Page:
Old 03-05-2012, 09:49 PM   #19
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From a Baha'i blogger:


1. Eat a Slow-to-Digest Breakfast

Not all breakfasts are equal! When it comes to tasty breakfasts I love waffles and maple syrup, but although you’ll get a big sugar spike, the reality is a breakfast like that won’t sustain you very long. Nowadays I look for slower to digest foods with complex carbohydrates and protein rather than white carbohydrates and sugary breakfasts. My current favourite is a scrambled egg, wholegrain toast, some basil and tomato!

There’s no breakfast that is so slow to digest that it will keep you full the whole day – trust me I’ve tried them all – but better choices will at least last a little longer and avoid a post-sugar dip.

2. Drink water steadily through the night

It’s really important to be hydrated and that means water ingested regularly post-sunset. By nature I tend to wake up a couple of times a night and will keep water nearby to drink. I figure that in normal life I would drink during the day and not when I sleep, so flipping this over means my body will remain properly hydrated.

Dehydration on the other hand leads to headaches, dizziness and lots of unpleasantness. Aside from anything else, it’s very hard to feel spiritually connected when you have a migraine!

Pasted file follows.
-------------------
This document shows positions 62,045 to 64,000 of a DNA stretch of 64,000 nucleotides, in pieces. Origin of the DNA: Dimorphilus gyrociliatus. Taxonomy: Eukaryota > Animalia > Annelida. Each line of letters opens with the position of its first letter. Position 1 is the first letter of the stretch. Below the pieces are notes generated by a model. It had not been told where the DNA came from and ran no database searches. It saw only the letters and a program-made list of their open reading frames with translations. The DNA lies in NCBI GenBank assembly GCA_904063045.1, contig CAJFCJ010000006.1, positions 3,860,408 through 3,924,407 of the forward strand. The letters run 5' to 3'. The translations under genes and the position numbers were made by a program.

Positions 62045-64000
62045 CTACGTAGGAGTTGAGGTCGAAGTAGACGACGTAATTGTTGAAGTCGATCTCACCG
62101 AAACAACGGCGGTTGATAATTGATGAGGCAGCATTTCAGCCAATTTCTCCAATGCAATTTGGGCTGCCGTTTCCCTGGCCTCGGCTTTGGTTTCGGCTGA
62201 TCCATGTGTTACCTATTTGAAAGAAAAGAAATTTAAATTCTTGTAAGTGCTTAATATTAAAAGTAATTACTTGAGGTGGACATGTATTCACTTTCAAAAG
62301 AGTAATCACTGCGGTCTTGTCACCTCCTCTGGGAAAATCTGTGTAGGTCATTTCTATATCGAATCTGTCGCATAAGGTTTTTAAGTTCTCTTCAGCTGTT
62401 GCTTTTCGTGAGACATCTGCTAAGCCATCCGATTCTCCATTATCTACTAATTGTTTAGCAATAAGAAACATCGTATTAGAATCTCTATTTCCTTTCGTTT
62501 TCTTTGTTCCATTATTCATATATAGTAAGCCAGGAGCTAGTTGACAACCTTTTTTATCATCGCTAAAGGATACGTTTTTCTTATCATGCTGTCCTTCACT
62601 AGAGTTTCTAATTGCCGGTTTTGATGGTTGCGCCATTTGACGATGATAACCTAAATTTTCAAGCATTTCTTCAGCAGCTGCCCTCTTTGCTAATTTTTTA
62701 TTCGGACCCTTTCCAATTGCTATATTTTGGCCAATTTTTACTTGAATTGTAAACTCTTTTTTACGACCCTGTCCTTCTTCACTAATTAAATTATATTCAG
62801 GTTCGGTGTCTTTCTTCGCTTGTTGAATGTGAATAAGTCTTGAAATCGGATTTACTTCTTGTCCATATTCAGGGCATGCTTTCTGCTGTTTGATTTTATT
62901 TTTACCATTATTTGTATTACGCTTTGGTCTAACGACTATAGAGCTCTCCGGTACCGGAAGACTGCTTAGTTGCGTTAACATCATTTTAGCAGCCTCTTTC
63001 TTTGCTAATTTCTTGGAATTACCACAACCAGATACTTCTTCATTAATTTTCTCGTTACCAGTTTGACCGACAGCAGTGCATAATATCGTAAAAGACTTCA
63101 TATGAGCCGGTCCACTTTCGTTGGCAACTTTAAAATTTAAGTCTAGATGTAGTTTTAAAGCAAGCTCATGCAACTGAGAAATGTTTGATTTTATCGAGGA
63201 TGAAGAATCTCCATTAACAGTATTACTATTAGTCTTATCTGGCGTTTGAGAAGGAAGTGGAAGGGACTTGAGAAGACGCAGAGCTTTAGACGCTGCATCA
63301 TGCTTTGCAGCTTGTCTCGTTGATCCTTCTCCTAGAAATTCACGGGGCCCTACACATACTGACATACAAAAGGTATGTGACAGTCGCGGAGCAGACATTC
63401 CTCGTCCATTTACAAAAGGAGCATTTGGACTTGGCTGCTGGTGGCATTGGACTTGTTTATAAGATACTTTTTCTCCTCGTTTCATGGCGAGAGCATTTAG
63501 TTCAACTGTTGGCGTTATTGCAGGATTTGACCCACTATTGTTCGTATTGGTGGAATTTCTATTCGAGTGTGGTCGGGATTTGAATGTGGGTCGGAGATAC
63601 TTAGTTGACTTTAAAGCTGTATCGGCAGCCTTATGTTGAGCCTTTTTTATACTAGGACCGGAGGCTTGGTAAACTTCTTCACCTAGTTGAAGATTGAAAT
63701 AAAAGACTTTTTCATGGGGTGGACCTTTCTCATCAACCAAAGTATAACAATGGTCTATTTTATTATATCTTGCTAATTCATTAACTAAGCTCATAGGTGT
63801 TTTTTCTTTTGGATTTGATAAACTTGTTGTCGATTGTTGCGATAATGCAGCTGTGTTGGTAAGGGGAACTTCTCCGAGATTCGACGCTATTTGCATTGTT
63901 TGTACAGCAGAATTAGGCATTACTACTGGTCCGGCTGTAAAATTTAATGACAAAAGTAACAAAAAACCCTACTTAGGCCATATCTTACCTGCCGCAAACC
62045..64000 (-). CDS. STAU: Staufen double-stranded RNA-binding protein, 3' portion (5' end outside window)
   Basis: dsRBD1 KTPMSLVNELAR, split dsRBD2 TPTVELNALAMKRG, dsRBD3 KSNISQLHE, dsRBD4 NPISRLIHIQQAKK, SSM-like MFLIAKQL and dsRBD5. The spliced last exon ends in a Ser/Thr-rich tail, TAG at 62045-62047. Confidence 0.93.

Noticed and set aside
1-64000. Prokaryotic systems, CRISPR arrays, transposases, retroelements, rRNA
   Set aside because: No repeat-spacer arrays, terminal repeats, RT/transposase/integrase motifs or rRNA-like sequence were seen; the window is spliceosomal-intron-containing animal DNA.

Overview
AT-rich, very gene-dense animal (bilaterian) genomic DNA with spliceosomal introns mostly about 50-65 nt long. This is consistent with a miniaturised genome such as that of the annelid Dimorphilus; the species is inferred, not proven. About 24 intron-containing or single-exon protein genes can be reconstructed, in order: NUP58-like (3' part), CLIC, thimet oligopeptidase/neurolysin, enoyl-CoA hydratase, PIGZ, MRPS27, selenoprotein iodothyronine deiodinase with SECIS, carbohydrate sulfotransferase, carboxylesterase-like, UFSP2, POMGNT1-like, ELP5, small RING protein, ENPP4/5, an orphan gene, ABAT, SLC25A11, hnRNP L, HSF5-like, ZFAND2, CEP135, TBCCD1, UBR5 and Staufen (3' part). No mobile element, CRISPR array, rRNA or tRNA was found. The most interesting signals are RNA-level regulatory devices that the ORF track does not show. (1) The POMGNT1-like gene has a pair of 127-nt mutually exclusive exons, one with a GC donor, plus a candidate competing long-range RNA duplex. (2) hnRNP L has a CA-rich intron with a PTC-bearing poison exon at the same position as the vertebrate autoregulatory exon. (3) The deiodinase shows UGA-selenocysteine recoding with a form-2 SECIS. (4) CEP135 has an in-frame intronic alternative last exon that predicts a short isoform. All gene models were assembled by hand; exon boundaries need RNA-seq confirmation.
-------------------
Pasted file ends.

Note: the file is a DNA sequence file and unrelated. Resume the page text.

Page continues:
3. Don’t overeat in the evenings

When you haven’t eaten all day, it’s awfully tempting to stuff your face the moment the sun sets. Moreover it’s tempting to keep eating through the evening. While I still end up doing both of these reasonably often, I’ve found it’s much better to eat a moderate meal at sunset, and then a light and nutritious snack a couple of hours later, but avoid getting overfull at any point.

You definitely want to avoid too much salt since it will dehydrate you. Getting overfull is just generally an unpleasant feeling. And eating too much right before bed means you have far more chance of indigestion, heartburn, a poor night’s rest, and most importantly a lessened appetite in the morning.

Overeating in the evening is also the main reason you hear of people gaining weight during the Fast. Personally, I always think if I’m going to be hungry all month, I’d like to shed some pounds from it!

4. Get a Good Night’s Sleep